Complicated regs and procedures...simple answer: the shipping companies charge the fees and receive the money to cover the special processing and handling materials defined as "hazardous" must be given during shipping. You know, the stuff they're not supposed to throw, kick, drop, step on, get wet or put on the bottom of the pile? Fees and "special handling procedures" vary among carriers.
Google <I>hazardous material shipping</I> and prepare to be confused.
So does anyone protest these phony fees? You mean it costs $25 to stick a label on the box? Ask your carrier what they do differently and the delivery guys don't know. We are really being "sheep" about this fee. Has there ever been an incident of powder or primers blowing up while being transported by a carrier? Damn! The Tea Party sounds better and better. Fred
<blockquote><I>"... Has there ever been an incident of powder or primers blowing up while being transported by a carrier?"</I></blockquote>I can't answer that question, but I'll bet that the fire and police squads that had to respond to an accident involving such a truck were more than a little happy that the truck was placarded for hazardous materials.
Hazmat fees are charged because of the special requirement by the govt on things that might be hazzardous. this covers nearly anything that might be flamable or toxic. There is a certain amount of paperwork required for each item shipped that includes the class of material and the quantity. This lets people handling the cargo know what they have and how much of it they have in case of an emergency, such as a train derailment, or truck wreck. when a trailer is put on a train for haulage, the conductor must know which rail car the trailer is on, the trailer nr, the amount of material and the type. There are lots of materials that are tegulated by the NTSB. these are flamable explosive corrosive and most wide is orm Other regulated material. All classes of material have a rating and even the empty cars and containers must be marked because of the possibility of residue being there. In the case of an accident all the paperwork must be readily available so that responders know what they are dealing with and how much and exactly where in the consist it is located. Hope this sheds some light on the subject and why. I wouldn't want to be a responder to an accident and not know that there were 500 gal of chlorine gas or lp gas. Even bic lightrs are shipped as hazmat.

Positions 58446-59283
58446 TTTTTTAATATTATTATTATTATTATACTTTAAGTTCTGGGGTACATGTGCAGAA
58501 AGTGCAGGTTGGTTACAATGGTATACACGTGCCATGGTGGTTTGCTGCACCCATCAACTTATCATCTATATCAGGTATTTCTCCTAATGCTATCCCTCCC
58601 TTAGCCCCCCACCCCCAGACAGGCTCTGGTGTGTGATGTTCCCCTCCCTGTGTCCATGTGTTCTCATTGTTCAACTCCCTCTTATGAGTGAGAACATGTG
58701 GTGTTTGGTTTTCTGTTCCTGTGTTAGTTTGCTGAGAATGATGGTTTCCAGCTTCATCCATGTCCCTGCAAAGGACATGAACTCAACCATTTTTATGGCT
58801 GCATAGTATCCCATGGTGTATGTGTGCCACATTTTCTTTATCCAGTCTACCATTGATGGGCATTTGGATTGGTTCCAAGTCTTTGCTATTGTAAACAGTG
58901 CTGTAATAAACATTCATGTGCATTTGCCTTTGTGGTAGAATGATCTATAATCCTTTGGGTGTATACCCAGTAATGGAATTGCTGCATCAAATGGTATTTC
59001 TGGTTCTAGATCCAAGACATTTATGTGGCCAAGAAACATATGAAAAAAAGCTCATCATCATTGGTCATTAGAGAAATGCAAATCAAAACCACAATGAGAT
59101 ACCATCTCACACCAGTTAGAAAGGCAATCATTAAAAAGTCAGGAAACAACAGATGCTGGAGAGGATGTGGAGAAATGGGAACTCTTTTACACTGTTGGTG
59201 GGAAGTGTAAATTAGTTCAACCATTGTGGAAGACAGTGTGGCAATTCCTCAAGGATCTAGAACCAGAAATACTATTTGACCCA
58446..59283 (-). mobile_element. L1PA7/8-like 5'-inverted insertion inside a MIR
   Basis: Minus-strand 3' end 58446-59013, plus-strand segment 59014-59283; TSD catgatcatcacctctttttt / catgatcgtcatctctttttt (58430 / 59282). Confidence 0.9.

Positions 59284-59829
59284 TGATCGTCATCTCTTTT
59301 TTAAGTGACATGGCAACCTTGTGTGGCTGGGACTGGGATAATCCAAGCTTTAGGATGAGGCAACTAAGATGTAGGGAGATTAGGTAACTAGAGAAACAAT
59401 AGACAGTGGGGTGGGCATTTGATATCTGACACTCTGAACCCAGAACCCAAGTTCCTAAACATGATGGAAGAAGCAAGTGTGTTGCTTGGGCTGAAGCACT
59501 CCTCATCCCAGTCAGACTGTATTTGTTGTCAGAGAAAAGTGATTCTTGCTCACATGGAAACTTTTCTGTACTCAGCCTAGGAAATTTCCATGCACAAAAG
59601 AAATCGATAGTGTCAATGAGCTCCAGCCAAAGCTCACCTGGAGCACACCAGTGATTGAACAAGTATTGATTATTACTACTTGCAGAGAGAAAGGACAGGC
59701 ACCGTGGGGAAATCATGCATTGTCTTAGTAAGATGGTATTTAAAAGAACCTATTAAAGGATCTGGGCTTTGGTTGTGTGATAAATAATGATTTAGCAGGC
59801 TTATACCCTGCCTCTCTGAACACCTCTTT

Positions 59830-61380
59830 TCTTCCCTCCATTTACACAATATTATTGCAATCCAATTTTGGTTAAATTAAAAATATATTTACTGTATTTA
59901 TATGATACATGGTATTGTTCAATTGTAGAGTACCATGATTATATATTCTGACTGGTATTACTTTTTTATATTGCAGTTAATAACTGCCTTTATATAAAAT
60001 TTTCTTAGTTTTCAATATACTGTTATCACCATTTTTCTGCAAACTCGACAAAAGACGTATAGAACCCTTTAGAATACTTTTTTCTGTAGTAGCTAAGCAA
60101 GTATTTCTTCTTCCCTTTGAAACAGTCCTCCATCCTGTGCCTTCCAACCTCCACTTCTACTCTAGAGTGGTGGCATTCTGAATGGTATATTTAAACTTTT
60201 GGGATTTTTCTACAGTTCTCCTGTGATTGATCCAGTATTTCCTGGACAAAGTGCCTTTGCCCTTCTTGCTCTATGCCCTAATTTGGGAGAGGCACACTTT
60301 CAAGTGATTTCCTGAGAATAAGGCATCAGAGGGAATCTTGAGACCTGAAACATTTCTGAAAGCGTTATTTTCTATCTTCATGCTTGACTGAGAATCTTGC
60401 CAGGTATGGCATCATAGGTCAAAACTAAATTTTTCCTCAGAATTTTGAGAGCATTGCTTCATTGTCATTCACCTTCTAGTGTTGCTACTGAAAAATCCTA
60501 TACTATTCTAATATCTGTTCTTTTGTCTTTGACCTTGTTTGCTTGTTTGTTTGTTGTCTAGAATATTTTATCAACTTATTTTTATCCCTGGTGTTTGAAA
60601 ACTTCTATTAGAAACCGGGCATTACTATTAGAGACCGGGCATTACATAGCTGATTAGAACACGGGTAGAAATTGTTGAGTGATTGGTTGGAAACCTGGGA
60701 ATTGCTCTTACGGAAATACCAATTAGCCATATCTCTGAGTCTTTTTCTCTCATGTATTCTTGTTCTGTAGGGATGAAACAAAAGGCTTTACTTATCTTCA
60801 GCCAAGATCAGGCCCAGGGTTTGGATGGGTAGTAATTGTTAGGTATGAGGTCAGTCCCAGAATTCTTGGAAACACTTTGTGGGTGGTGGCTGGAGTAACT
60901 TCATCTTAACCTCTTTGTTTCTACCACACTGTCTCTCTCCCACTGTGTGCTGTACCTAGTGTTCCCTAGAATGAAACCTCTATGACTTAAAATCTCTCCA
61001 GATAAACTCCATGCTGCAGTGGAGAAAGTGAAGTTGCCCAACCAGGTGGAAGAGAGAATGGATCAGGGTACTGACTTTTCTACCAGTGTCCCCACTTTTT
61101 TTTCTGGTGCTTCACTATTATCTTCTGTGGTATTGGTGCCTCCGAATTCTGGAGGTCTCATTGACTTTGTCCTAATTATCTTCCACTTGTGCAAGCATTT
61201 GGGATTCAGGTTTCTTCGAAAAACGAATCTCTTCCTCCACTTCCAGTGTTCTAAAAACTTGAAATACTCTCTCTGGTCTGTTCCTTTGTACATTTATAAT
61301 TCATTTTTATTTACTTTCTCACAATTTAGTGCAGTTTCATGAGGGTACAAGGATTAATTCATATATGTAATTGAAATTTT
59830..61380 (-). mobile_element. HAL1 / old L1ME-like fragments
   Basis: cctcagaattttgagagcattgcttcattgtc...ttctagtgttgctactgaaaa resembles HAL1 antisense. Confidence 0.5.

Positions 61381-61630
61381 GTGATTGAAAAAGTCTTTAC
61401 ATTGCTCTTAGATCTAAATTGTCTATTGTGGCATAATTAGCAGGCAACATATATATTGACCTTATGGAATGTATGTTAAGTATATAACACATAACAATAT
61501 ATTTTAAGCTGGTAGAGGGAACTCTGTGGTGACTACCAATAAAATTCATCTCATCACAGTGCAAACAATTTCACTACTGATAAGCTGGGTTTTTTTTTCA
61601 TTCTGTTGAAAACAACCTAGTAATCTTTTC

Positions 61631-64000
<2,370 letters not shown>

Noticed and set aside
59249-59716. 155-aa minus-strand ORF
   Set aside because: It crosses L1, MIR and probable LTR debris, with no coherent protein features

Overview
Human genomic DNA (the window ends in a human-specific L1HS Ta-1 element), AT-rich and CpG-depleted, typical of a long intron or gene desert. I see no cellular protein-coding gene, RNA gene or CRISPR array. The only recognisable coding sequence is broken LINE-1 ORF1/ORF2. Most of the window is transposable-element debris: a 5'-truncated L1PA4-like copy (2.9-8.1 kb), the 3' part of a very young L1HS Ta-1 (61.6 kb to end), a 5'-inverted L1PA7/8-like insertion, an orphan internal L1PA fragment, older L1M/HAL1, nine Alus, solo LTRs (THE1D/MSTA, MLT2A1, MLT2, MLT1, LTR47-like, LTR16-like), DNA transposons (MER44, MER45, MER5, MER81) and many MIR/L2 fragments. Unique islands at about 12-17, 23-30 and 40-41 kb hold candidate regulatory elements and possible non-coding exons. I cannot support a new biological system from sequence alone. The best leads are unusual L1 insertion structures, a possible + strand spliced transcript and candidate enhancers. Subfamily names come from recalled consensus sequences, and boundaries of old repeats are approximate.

As a Class "A" licensed truck driver, i won't even haul hazmat anymore. I refused loads for quite awhile before dropping my Hazmat Endorsement last time i renewed. You wouldn't believe the BS envolved with being a Hazmat driver anymore. If you can't handle the $20-$25 hazmat fee drive somewhere and pick the stuff up in person and you be responseable for its safe transportation. Most places charge a one fee per order charge. Make that order worth your while when you do it and it will all work out to a minimal charge per item.---Matt
Its the result of more government regs! I have never heard of any problem with primers, powder, cleaning solvents. BUT because they can get away with it the shipper's have used it as a revenue collection on their behalf.
Yes, there is a ton of paperwork, but thats because of the government.
When there was never a issue, then all the sudden there is a "fee" you will find a government agency behind it.
I will respond to this with the answer i would give you if you called the trucking company I work for and ask to me to transport HAZMAT materials. Not all carriers are HAZMAT certified and as such we can and do charge extra. Why because as someone previously answered 5 million dollars primary liability is the minimum insurance required to receive a HAZMAT permit. Most copmpanies have 10 times that amount of insurance. And then an umbrella policy to cover from that point on. The drivers are required to submit fingerprints through a paticular fingerprint collection provider ($89.00). The FBI and Homeland security perform a " risk assessment" before the driver is permitted to pay $100.00 to take the HAZMAT test. If they fail the test they must retake. There is significant paperwork and increased DOT audits, and HAZMAT carriers are held to a higher standard than common carriers.
HDLLLIII---Now you know why i dropped my endorsement. Felt like i was going for triple Top Secret Clearance with the Government. The company didn't offer to pay all the added fees. The loads didn't pay me one dime more for all the added BS.---Matt
grntitan--- while some companies don't recognize or reimburse drivers for the fees associated with the HAZMAT endorsement we do. Moreover, we pay an additional .04 per mile while our drivers are transporting HAZMAT classified freight. While .04 per mile does not sound like much to the average consumer, the average HAZMAT miles for our 65 drivers is 50,000 miles per year. That allows our drivers to average $2000.00 more earnings per year.
Unfortunately it's just the cost of doing business. All that stuff about the hazmat and testing is true and necessary. Not to mention the on going training
and inspection process that continually changes year to year. Then there's the packaging requirements. If we didn't have these things in place there are idiots out there that'd be hauling gasoline in an open dixie cup.
<blockquote><I>"Ready to go ammo is inert for the most part. There is a special classification for it, "ORM-D" and it has to be on the side of the carton."</I></blockquote> "ORM-D" isn't a special designation just for ammunition; it's for any consumer goods ("Other Regulated Materials-Domestic) in small quantities that present some sort of hazard during shipment because of what they are or how they're packaged.
Heck, lots of things have to be shipped as ORM-D like aerosol cans, automobile batteries, perfume, lighters, BEER, drain and oven cleaners and ammo of course.